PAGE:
'I hate to see it go': Shoppers reminisce at Carson's on its last day
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Carson's has always been one of Karen Wassilak's go-to stores. It's where she bought jeans, shoes, makeup and even her mother-of-the-bride dress. The Algonquin shopper was saddened Wednesday as she walked through the retail institution at Spring Hill Mall for the final time.
She joined other loyalists as they remembered previous trips to the retailer that was expected to close all its remaining stores at the end of the day after liquidation sales started in April, when bankrupt parent company Bon-Ton Stores failed to find a bidder willing to keep the business going.
After hearing all Carson's would be shutting down, Wassilak visited several stores in the area searching for specific brands affiliated with the company.
"I just can't believe this could happen," Wassilak said as she stood in the West Dundee store. "I hate to see it go."
"This is the place that I registered for my wedding, to get good china," mourned Christine Hecht of Arlington Heights, who was making a final visit to Carson's in Randhurst Village in Mount Prospect.
"Carson's is a Chicago icon," agreed Bettina Fergus of Mount Prospect, who was shopping with Hecht and reminisced about the holiday lights in the windows of the former Carson's on State Street in Chicago.
For many shoppers, Carson's has been a reliable place to purchase quality clothing for any occasion: work, weddings, a daughter's first communion. It's a place where employees would help a customer find the perfect outfit for a special event, or where friends would mingle as they tried on different pieces.
But on Wednesday, bare clothing racks and empty shelves cluttered the space. Signs indicating that "Everything must go!" hung from the ceilings while a handful of customers combed through the few items that remained.
At Spring Hill, Lisa Bushy of Crystal Lake measured shelves that previously displayed clothing but now were for sale. The other store furniture, display stands and T-shaped clothing racks also were up for grabs.
McHenry resident Catherine Erwin said shoppers are losing a personal touch they can't get from shopping online.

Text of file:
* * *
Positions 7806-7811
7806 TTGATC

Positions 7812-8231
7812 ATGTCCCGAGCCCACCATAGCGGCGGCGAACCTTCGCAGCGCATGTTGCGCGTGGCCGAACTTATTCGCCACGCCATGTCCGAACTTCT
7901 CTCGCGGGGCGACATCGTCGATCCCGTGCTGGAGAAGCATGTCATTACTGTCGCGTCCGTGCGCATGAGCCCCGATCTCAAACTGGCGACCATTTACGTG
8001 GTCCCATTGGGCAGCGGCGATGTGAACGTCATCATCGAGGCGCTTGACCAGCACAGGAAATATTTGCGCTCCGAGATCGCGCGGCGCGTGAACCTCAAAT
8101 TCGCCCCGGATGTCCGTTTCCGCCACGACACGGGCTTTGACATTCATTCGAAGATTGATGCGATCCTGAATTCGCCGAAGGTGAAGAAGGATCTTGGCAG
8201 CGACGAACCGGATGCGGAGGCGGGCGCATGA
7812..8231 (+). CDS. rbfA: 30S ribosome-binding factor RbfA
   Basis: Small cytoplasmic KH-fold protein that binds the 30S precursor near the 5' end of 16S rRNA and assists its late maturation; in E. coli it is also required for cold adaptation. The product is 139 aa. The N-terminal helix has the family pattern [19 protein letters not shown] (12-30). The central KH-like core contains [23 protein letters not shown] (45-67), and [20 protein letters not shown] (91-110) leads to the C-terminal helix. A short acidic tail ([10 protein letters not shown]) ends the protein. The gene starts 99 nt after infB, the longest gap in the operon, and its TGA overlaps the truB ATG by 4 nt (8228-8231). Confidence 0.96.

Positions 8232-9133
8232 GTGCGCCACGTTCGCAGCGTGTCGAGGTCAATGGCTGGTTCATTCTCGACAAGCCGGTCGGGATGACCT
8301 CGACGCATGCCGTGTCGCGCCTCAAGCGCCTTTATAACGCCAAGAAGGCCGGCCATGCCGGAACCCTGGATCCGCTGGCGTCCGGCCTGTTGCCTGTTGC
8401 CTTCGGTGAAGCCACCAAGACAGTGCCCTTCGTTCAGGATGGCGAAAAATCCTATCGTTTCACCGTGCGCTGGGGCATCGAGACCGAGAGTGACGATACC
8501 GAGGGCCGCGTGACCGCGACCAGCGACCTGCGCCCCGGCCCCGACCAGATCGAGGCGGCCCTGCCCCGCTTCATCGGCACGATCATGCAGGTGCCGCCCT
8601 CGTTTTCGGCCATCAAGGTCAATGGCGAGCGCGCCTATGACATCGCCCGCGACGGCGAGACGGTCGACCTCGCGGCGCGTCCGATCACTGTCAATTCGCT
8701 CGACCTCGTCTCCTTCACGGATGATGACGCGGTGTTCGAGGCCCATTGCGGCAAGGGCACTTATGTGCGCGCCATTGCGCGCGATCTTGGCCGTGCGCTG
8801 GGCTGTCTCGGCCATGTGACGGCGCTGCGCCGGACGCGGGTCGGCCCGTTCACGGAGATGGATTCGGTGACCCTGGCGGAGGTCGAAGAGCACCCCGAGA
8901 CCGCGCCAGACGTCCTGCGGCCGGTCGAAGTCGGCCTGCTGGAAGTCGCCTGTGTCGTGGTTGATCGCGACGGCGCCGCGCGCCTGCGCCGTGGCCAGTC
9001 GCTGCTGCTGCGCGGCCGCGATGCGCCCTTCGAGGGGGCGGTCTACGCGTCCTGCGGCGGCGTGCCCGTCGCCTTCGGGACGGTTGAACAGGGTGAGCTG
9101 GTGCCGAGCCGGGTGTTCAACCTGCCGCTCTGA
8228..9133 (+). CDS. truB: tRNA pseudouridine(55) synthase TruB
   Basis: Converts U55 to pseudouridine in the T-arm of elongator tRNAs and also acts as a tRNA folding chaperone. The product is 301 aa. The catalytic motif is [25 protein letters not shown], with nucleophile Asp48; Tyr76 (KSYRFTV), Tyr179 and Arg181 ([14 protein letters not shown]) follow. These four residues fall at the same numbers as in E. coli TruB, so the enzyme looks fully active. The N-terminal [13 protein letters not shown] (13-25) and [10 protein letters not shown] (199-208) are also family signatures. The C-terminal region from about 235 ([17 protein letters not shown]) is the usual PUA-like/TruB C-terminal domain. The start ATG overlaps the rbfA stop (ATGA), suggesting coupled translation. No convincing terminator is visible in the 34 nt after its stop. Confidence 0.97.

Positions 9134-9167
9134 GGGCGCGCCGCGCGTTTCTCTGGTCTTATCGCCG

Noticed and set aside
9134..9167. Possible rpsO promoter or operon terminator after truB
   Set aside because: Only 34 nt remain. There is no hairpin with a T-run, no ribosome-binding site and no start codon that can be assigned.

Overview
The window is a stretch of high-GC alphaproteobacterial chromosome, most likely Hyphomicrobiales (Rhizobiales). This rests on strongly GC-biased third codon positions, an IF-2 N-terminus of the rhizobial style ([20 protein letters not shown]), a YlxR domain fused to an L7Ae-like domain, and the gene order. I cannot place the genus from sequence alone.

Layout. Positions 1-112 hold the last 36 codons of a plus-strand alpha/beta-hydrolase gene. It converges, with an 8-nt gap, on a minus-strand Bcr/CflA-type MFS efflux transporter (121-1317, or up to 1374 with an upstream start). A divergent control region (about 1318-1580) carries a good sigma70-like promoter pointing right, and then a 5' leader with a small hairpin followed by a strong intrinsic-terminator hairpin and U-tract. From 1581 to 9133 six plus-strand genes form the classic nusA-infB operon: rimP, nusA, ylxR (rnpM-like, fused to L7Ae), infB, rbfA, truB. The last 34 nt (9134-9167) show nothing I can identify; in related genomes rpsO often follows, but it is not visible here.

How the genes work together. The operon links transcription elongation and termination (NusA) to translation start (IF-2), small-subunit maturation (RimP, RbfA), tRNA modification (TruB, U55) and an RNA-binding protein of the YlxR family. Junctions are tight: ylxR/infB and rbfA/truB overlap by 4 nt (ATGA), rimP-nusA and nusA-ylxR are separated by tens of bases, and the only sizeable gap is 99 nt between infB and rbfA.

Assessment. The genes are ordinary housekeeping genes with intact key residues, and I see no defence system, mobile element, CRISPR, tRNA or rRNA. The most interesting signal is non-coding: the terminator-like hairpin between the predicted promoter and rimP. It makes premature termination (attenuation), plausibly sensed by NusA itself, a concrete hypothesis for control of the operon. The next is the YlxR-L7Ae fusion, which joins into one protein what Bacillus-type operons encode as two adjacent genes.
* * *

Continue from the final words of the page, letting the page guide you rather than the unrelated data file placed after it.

"It's a real shame," she said. "A lot of people I knew when they were first starting their careers would need to go get at least one really good suit. Where did you go? You went to (Marshall) Field's, you went to Carson's. Those are the places you went to find those nicer pieces."
The closing marks the end of more than 160 years in operation for the one-time retail institution that faces the same struggles as other iconic stores.
Bon-Ton operated 260 stores in 24 states, largely in the Northeast and Midwest, when it filed for bankruptcy in January. In addition to Carson's, the company owned the Bon-Ton, Bergner's, Boston Store and Elder-Beerman nameplates.
Carson's had 30 stores in Illinois, of which 26 were in the Chicago area. Most of the suburban stores were in shopping malls including Hawthorn Mall in Vernon Hills, Randhurst Village in Mount Prospect, Stratford Square Mall in Bloomingdale, Yorktown Center in Lombard and Fox Valley Mall in Aurora.
A handful of stores in the area closed earlier this year, including Carson's at Streets of Woodfield in Schaumburg and clearance centers in Morton Grove and Aurora, as well as Carson's in Danville and DeKalb, at Riverside Plaza in Chicago and a Bergner's store in Peoria.
The sale and closings will quietly mark the end of a company started in 1854 in Amboy, Illinois, by Samuel Carson and John T. Pirie. The company relocated to Chicago in the late 1860s, where it grew into Carson Pirie Scott & Co. department store with the help of partner Robert Scott, who joined the duo in 1890, according to the Encyclopedia of Chicago.
Carson's was a major presence on Chicago's State Street for much of the 20th century, alongside other retail giants like Sears, Roebuck & Co. and Marshall Field & Co. At its peak, Carson's employed 8,000 people and did around $150 million in annual sales.
• Daily Herald business writer Kim Mikus contributed to this report.